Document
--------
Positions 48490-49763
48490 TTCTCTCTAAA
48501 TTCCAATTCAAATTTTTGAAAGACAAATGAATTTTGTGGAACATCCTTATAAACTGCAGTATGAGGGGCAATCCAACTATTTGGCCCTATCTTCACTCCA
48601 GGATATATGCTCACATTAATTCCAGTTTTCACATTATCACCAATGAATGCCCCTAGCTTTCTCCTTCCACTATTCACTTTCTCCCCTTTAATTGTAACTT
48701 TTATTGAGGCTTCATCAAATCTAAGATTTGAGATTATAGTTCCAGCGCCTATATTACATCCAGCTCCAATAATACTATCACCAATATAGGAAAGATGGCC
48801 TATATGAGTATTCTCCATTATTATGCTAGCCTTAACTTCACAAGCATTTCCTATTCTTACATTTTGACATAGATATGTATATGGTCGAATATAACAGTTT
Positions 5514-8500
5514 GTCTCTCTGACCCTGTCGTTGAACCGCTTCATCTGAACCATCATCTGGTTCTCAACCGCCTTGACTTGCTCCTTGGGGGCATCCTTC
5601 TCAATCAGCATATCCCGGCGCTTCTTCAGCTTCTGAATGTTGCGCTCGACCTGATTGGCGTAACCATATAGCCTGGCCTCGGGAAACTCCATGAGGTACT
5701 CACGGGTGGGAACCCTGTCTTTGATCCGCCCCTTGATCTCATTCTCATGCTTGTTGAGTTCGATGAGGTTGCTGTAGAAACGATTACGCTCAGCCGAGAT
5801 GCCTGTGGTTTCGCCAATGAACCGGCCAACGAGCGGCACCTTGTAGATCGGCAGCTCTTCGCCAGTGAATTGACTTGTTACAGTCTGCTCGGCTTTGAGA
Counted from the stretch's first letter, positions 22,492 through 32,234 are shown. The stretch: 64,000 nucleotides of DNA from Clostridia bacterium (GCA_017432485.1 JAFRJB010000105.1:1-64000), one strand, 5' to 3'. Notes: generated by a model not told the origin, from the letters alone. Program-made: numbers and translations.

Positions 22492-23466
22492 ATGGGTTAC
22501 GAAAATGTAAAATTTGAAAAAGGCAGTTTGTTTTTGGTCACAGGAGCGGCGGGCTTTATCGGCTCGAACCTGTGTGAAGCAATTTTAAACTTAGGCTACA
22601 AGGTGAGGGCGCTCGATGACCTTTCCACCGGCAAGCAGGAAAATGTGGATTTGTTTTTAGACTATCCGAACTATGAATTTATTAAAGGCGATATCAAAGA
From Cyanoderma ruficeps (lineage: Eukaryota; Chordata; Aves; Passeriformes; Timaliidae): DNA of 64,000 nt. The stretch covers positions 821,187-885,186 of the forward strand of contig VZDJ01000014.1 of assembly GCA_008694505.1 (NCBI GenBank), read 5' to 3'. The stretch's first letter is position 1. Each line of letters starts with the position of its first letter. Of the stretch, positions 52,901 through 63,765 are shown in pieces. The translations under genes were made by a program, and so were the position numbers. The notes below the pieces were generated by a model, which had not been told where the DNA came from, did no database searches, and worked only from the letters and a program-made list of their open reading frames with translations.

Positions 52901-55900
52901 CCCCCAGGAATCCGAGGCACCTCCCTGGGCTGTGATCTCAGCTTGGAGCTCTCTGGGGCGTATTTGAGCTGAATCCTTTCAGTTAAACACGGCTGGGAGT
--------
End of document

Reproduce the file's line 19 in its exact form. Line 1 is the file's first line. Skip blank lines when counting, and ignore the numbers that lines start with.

52901 CCCCCAGGAATCCGAGGCACCTCCCTGGGCTGTGATCTCAGCTTGGAGCTCTCTGGGGCGTATTTGAGCTGAATCCTTTCAGTTAAACACGGCTGGGAGT